Big data, big money: how companies thrive on informational resources

Information oils the economy – as we know since the path-breaking research of George Akerlof, Michael Spence and Joseph Stiglitz in the 1970s – and information can be extracted from data. Today, increased availability of “big” data creates the opportunity to access ever more information – for the good of the economy, then.

But in practice, how do companies extract value from this increasingly available information? In a nutshell, there are three ways in which they can do so: matching, targeted advertising, and market segmentation.

Matching is the key business idea of many recently-created companies and start-ups, and consists in helping potential parties to a transaction to find each other: driver and passenger (Uber), host and guest (Airbnb), buyer and seller (eBay), and so on. It is by processing users’ data with suitable algorithms that matching can be done, and the more detailed are the data, the more satisfactory the matching. Firms’ business model is usually based on taking a fee for each successful transaction (each realized match).

Targeted advertising is the practice of selecting, for each user, only the ads that correspond at best to their tastes or practices. Publicizing diapers to the general population will be largely ineffective as many people do not have young children; but targeting only those with young children is likely to produce better results. Here, the function of data is to help decide what to advertise to whom; useful data are people’s socio-demographic situation (age, marriage, children…), their current or past practices (if you bought diapers last week, you might do that again next week), and any declared tastes (for example as a post on Facebook or Twitter). How this produces a gain is obvious: if targeted adverts are more effective, sales will go up.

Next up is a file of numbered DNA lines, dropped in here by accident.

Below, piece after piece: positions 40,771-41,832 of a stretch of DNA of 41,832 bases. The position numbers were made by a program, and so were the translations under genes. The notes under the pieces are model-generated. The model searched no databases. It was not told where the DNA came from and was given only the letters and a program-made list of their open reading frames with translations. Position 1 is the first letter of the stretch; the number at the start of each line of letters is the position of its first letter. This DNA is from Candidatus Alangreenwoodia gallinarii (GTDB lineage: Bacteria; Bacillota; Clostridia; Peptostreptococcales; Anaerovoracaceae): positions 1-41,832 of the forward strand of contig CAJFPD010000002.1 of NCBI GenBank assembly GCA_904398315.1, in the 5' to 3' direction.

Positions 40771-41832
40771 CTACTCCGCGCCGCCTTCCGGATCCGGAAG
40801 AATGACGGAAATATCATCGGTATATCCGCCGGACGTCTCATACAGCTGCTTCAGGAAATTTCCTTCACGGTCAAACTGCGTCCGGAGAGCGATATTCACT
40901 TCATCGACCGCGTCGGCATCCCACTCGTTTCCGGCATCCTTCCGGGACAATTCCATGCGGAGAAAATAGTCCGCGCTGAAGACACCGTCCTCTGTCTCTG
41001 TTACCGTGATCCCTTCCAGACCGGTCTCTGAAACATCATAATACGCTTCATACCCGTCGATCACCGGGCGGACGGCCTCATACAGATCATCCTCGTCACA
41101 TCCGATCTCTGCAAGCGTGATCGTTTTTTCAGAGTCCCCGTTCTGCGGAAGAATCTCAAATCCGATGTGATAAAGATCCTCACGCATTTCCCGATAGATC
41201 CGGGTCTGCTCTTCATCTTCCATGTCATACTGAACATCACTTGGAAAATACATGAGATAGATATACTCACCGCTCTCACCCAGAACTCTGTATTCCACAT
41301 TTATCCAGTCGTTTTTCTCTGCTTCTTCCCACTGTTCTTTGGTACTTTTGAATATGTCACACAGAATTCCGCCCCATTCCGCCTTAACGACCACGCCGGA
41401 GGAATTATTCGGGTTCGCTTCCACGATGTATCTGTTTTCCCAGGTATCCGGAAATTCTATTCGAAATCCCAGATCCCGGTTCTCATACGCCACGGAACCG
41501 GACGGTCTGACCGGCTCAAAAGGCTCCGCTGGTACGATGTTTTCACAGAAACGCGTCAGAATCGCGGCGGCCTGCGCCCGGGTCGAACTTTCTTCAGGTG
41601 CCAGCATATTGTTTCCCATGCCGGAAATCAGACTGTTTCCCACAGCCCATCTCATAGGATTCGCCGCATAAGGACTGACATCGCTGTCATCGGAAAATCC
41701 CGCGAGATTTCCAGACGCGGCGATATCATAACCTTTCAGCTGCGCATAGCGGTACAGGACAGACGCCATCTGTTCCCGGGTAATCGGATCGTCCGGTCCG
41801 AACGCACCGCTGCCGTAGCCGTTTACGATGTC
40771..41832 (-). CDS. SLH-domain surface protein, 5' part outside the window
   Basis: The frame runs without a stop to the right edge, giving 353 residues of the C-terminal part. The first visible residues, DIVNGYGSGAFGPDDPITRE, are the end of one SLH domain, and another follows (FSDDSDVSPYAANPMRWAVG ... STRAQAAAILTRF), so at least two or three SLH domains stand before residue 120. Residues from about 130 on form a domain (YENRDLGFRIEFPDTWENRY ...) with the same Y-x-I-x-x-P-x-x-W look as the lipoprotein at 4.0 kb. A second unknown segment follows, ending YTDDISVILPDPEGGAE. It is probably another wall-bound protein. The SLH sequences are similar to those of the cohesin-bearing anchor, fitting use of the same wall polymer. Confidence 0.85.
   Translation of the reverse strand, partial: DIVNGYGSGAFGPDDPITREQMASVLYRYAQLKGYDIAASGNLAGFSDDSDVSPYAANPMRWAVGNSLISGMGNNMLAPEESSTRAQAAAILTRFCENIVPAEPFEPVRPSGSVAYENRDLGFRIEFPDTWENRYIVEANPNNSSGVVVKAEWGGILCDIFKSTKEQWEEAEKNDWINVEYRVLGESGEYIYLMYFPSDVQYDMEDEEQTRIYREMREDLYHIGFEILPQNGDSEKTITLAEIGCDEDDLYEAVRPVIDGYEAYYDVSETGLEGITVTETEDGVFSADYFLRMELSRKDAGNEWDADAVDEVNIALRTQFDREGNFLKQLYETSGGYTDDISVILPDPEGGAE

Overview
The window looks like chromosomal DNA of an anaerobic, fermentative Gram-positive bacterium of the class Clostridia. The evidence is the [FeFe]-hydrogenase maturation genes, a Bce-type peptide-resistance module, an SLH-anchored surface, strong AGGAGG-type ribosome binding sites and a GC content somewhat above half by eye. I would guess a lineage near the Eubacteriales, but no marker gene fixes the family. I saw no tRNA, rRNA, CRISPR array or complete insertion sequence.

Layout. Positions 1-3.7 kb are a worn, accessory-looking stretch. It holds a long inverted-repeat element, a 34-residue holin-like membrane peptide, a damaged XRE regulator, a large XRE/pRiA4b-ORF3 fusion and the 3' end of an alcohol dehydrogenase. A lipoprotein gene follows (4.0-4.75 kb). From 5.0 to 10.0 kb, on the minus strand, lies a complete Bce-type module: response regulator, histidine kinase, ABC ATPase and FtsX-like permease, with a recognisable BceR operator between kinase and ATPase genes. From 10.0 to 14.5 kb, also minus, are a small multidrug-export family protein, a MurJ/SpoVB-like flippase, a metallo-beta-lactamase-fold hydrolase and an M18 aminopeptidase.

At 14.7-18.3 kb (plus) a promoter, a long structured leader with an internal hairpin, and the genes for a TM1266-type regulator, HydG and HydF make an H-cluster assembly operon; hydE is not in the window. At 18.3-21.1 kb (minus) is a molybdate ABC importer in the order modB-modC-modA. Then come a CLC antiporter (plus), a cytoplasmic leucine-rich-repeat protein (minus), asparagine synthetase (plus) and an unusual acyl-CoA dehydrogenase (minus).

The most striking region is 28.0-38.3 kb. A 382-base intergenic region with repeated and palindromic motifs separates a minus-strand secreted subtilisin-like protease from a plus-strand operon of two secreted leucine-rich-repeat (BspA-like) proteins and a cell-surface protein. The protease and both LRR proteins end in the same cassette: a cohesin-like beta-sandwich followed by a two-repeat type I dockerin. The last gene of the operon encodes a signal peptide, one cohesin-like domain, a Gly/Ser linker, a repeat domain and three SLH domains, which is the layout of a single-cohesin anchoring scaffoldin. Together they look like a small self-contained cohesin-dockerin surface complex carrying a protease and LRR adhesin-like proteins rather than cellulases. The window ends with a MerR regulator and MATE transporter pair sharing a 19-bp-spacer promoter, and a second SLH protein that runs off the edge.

Market segmentation is a practice that dates back to the mid-nineteenth century and that big data enhance. It involves charging different prices to different consumers for (essentially) the same good: for example, it is customary to offer price reductions for students. The goal is to increase sales, by making a good or service more affordable to categories of the population who would not be able to pay for it otherwise, while keeping prices high for those willing to pay. With big data, segmentation can be done very finely: not just divide the population into two groups – such as students and professionals – and charge two prices, but charge a different price to each potential customer based on their ability and willingness to pay. Data, of course, must be sufficiently detailed to infer the “right” price, so perfect segmentation is still closer to a dream than to reality – but firms are getting closer and closer to it.

A whole economic ecosystem turns around these three data-intensive approaches to doing business. To facilitate targeted advertising on its platform, Google sells advertising spaces through a sophisticated system of auctions; so do Facebook and other platforms, but I will not detail this here (it is a whole, and thriving, field of research in economics).

While creating most-welcome earning opportunities, this system is not without risks. Matching solutions often involve undue appropriation of value by platforms to the detriment of users and even more, of (explicit and implicit) workers; I discussed this problem in a previous post. Targeted advertising and segmentation, in turn, raise serious privacy concerns, which again I highlighted earlier.

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